Apple's already launched a phone this year, but there's more to come from the tech titan, and some of that will be revealed at its developer conference next week.
Don't expect the iPhone 7 yet though, this will be all about software and services rather than devices.
Last year, we had a bumper one that introduced Apple Music and Apple Pay, two major moves for the company. This year, there may be fewer flashier announcements and more incremental updates to existing features.
"This year Apple is up against a growing discontent in its software experiences, versus the hardware running them, which continues to amaze," said Ernest Doku, telecoms expert at Uswitch.
Here's what to look out for at Monday's event
1. Macbook and macOS
While WWDC is certainly not an iPhone launch standard crowd pleaser, there is usually one crowd pleaser, according to CCS Insight analyst Ben Wood, and ths year he expects that to be all about the MacBook.
"These will likely be incremental updates with the latest Intel processors, better performance, enhanced displays and perhaps something completely new such as a fingerprint sensor to support Apple’s Touch ID," he said. "This could open the door to a number of innovations around authenticating online payments or obviating the need for passwords on certain websites," he added.
An updated operating system is expected to be called macOS, bucking the convention of OS X. By far the biggest thing related to that will be….
2. Siri for Mac
Bringing the voice assistant to another one of its platforms make sense in terms of the competition from Google and Amazon in the world of voice assistants.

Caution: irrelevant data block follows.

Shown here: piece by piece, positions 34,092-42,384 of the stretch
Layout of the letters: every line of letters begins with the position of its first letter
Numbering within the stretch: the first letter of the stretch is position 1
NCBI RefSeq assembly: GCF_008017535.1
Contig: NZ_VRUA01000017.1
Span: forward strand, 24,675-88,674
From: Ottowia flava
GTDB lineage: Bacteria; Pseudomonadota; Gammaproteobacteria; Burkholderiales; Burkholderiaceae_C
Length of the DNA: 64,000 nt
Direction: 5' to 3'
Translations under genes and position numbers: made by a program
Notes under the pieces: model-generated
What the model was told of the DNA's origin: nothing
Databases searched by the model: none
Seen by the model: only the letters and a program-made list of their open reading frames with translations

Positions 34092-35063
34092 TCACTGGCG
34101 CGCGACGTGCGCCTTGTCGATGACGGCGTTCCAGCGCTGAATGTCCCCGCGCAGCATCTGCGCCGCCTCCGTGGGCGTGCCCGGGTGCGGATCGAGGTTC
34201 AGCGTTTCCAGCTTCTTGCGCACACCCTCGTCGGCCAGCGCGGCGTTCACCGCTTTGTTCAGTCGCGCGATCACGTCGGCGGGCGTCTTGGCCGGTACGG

Meanwhile, Siri could be opened up to developers, letting them use it within their apps. Imagine ordering an Uber with Siri? Or, er, playing Angry Birds with your voice?
3. App store overhaul and subscriptions push
Discovering apps on the App Store has always been an issue for Apple. Unless you specifically know about an app, or it becomes one of the rare ones chosen to be promoted, there's little hope of any App publisher being able discover it on the store alone.
As Edison analyst Richard Windsor notes, it's been untouched (some might say unloved) for a long time.
"Apps are now a multi-billion dollar business and the app store so big that more sophisticated discovery is needed such that users are able to discover apps and services that they are willing to pay for," he said.
Better discovery means more downloads, generating more revenue for app makers and Apple, which takes a cut.
"This is why we suspect that Apple has been hard at work making changes to how apps are discovered and may even be about to add a paid search function. This would allow app developers to have their apps feature at the top of search results in a vein similar to Google. However, we think that this will make life even harder for the smaller developers who can’t afford to pay to have their apps positioned more prominently," said Windsor.
He also notes that the changes – which include removing apps you already have from appearing in the featured section and adding paid for ads to search – should help level the playing field between the small developers and the WhatsApps and Snapchats of the world.